Small business has long been touted as the undisputed source for new job creation. Therefore, small businesses have always been on the radar of growth-seeking financial professionals. However, it’s a broad category, which can make for challenging prospecting.
A closer look at characteristics of the small businesses responsible for generating new jobs yields surprising insights. Startups, high-growth startups to be specific, generate close to 50 percent of new jobs created by small business. Narrow your small business prospecting by concentrating on those that are more likely to be successful in the long-run.
What is a high-growth startup? How are they identified? High-growth startups (HGS) add more jobs to the economy and earn higher revenues than other startups. On average, the top HGSs add 88 new jobs annually compared to 2–3 for the typical small business. Revenues are at least $100,000 and increase by 20 percent year over year initially. The range of industries is broad and not limited to tech firms. Health care, food and beverage, retail, and government services are examples of industries spawning high-growth startups. They can be found throughout the country, not limited to Silicon Valley. In fact, Salt Lake City has one of the highest concentration of high-growth startups as does Indianapolis and Buffalo. Regionally, the south, from Texas to Delaware has the largest number of HGS company founders.
The typical employee population of these firms is highly educated, with at least a four-year degree, eventually earning upwards of $100,000. For the prospecting advisor, the employee base may represent attractive future clients.
Finding these firms in your area may be easier than expected. Many of the most successful startups are alumnae of small business accelerators. Accelerators are quite different from angel investors and small business incubators. The focus is on accelerating the learning curve for founders with strong mentorship relationships within the local business community, establishing a class or cohort of entrepreneurs, education, and sometimes securing funding. Education is a strong component, encompassing financials, employee development, marketing, and insurance needs for business owners and employees. The advisor who forms a relationship with a small business accelerator gains early access to business owners in the community as well as networking opportunities with others involved in the success of the startup.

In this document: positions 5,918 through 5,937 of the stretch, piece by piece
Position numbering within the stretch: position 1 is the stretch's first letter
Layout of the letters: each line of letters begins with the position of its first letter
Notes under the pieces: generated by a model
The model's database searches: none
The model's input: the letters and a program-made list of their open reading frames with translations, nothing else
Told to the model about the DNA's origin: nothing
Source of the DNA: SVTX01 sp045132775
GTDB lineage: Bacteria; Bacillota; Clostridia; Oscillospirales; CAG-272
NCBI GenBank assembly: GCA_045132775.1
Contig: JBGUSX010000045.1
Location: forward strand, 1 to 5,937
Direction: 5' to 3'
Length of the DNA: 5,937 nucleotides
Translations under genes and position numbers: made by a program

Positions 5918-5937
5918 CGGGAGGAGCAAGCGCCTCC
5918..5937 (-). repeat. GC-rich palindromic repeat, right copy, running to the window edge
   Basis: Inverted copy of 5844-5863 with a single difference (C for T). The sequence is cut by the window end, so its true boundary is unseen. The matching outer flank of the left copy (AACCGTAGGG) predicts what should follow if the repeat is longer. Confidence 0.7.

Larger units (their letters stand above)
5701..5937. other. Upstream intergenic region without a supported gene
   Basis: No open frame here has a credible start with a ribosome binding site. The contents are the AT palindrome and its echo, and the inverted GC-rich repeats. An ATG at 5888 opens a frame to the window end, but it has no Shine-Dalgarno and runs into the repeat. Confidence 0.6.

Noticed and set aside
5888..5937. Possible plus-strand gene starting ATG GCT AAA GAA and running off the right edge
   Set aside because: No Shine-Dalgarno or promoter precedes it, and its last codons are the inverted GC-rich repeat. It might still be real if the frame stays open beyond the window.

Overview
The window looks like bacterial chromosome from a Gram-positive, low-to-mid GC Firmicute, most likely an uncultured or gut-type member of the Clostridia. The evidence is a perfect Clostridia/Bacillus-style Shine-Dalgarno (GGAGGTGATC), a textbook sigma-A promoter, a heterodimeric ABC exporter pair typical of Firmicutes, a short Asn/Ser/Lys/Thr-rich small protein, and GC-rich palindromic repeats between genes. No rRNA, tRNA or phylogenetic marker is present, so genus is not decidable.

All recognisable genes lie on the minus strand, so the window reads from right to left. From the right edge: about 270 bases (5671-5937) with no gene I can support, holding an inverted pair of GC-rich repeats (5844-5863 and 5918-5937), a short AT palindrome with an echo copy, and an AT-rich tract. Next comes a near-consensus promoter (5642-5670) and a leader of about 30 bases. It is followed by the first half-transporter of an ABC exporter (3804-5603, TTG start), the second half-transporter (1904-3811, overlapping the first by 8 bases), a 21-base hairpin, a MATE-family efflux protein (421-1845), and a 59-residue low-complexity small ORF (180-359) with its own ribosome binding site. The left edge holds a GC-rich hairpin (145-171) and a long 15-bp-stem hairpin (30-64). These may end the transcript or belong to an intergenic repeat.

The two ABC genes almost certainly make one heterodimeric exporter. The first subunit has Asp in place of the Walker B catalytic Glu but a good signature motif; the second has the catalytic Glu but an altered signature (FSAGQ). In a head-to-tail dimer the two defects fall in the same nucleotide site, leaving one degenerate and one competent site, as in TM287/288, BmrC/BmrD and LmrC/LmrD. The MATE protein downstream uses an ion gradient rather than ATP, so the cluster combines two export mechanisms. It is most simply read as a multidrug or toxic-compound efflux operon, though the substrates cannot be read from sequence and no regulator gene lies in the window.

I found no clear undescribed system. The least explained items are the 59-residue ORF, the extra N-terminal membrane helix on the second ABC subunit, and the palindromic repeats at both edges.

A recent posting from the Council for Disability Awareness cited startups, their owners and employees, as particularly in need of disability insurance. Startups often have limited employee benefit packages, usually offering only health insurance. Offering a guaranteed standard issue disability plan to the owner and employees provides essential coverage without increasing benefit expenses. When three or more enroll in an individual disability insurance plan many carriers offer premium discounts and, if not a guaranteed program, underwriting requirements are often relaxed.
DIS is a trusted resource for advisors exploring new markets. In fact, several recent articles introduced other new markets, like pilots and athletes. Call your DIS representative for information about carriers with expertise in the startup market. Also, download our business owners income protection toolkit.
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